Accused: ‘No evidence that I committed fraud’

Accused: ‘No evidence that I committed fraud’

Accused: ‘No evidence that I committed fraud’ A woman involved in a multi-million dollar mortgage fraud case is suggesting her husband is the real perpetrator.

“There’s no direct evidence against me,” Adina Harms Barbour, who is on trial for mortgage fraud, said during her closing arguments in Lethbridge Court, according to the Lethbridge Herald. “There is no evidence that I committed fraud before the court.”

Barbour, who defended herself during the trial, said her ex-husband had access to her computer and could have forged documents sent to CIBC that were eventually used to obtain a mortgage approval.

Calgary police initially uncovered an operation worth $12 million that involved eight banks and 22 homes. Buyers were allegedly convinced to obtain mortgages that would eventually be taken over by those orchestrating the plan after six months. The original buyers were allegedly promised between $3,000 and $5,000.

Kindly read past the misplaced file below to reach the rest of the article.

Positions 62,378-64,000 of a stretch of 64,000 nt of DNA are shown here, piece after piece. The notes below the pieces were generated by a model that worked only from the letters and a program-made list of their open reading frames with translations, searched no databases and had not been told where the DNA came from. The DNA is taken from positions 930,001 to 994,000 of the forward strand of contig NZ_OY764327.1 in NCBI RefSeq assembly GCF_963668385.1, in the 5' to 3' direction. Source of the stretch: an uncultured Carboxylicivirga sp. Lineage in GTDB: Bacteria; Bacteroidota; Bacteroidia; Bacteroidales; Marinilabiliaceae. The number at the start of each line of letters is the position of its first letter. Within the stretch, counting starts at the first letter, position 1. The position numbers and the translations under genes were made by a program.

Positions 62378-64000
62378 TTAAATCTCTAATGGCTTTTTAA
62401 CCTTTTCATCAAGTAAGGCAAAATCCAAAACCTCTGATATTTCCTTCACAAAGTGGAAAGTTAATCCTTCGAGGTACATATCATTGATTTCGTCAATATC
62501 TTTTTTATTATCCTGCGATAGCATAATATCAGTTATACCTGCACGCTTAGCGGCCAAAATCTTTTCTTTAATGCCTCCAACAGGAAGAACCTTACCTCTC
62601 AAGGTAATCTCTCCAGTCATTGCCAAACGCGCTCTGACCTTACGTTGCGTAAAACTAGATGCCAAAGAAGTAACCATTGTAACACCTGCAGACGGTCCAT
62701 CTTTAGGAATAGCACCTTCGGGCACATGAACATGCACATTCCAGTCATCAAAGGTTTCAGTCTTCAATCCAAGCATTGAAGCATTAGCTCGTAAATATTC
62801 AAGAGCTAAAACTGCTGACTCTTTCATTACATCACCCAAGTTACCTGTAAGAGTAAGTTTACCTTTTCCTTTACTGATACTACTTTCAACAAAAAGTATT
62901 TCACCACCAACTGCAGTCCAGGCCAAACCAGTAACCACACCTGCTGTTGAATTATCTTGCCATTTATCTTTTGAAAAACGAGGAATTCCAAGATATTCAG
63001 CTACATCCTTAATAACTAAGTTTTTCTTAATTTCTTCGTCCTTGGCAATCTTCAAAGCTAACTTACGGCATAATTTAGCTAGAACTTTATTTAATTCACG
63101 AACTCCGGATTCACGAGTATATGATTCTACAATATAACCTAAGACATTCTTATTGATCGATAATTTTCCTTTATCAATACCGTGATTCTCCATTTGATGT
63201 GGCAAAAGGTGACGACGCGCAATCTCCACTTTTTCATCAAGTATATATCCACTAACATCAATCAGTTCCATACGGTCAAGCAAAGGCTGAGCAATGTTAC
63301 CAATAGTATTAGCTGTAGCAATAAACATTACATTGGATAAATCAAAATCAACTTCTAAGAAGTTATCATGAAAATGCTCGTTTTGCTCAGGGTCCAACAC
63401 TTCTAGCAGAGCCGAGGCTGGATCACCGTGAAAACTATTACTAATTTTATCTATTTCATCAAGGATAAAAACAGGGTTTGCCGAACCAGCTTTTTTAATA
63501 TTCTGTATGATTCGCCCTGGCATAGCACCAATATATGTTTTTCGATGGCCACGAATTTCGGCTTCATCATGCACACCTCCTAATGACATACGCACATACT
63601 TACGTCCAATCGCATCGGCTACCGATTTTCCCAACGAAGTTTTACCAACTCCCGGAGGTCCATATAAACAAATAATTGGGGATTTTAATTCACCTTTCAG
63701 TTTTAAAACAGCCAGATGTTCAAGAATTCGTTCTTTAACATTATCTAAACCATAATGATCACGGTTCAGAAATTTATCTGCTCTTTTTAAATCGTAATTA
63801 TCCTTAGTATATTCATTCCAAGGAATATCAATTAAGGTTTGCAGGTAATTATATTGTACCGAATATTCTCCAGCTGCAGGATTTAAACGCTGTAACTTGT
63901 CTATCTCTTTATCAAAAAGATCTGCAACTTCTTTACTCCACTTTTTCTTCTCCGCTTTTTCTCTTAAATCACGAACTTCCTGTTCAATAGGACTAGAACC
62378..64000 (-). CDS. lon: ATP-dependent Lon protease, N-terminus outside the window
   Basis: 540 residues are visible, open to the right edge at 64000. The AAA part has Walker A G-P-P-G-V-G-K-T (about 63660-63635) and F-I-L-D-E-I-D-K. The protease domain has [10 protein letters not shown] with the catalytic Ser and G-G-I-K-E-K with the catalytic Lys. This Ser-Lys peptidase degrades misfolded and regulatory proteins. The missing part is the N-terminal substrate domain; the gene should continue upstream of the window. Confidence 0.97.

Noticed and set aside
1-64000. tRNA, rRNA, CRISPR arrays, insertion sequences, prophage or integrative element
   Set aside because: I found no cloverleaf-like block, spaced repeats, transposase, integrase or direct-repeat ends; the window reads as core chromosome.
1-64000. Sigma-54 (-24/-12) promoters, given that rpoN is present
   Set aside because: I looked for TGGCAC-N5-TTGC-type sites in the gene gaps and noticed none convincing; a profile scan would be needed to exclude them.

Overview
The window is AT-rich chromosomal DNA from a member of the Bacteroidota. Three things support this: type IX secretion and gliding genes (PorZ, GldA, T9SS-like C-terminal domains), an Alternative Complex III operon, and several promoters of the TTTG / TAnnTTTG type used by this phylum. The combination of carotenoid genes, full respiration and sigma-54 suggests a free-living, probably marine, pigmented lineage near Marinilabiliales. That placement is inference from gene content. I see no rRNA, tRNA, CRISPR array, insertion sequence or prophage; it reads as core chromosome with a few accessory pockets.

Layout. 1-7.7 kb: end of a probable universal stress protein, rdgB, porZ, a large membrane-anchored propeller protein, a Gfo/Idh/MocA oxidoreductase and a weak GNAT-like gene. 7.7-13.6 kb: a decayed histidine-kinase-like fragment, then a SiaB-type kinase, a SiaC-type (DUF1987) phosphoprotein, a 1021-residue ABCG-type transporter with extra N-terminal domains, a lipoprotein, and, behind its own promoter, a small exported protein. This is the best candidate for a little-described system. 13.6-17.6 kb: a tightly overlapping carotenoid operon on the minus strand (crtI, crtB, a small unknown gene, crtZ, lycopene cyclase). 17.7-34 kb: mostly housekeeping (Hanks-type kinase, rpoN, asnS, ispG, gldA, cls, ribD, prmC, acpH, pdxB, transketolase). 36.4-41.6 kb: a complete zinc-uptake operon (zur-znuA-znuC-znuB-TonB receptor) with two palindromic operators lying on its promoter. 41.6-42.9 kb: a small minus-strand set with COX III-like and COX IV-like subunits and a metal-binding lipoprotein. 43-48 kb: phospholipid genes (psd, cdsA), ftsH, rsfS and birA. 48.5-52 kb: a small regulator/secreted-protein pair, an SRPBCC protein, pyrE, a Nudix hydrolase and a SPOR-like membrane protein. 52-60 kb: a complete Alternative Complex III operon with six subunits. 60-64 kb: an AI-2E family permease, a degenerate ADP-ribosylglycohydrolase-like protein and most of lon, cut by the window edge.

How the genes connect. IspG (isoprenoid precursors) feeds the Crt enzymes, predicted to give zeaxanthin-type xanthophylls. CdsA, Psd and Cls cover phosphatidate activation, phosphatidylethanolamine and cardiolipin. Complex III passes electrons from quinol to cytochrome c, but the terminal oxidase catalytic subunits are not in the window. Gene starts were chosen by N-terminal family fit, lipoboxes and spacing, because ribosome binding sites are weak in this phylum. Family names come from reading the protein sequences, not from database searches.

During the trial, Barbour said those she worked with were willing participants. She said the documents could have been forged by her ex-husband and a former CIBC bank employee.
However, some whose names appeared on mortgages – including her parents – testified they had no idea their names had been used to purchase mortgages.

Barbour was originally arrested in 2010 and charged with possession of stolen property and multiple counts of fraud over $5,000. She was also charged with uttering a forged document in connection with frauds taking place between 2007 and 2009 that totaled over $2.8 million.

Charges were eventually reduced to a single fraud and uttering a forged document.

According to the Herald, Crown prosecutor Steven Johnston said during closing arguments the issue was determining who committed the fraud.

“CIBC was the victim of fraud,” Johnston said. “The person who was providing those documents to the CIBC was the accused.”

A decision on the case will be made on December 4.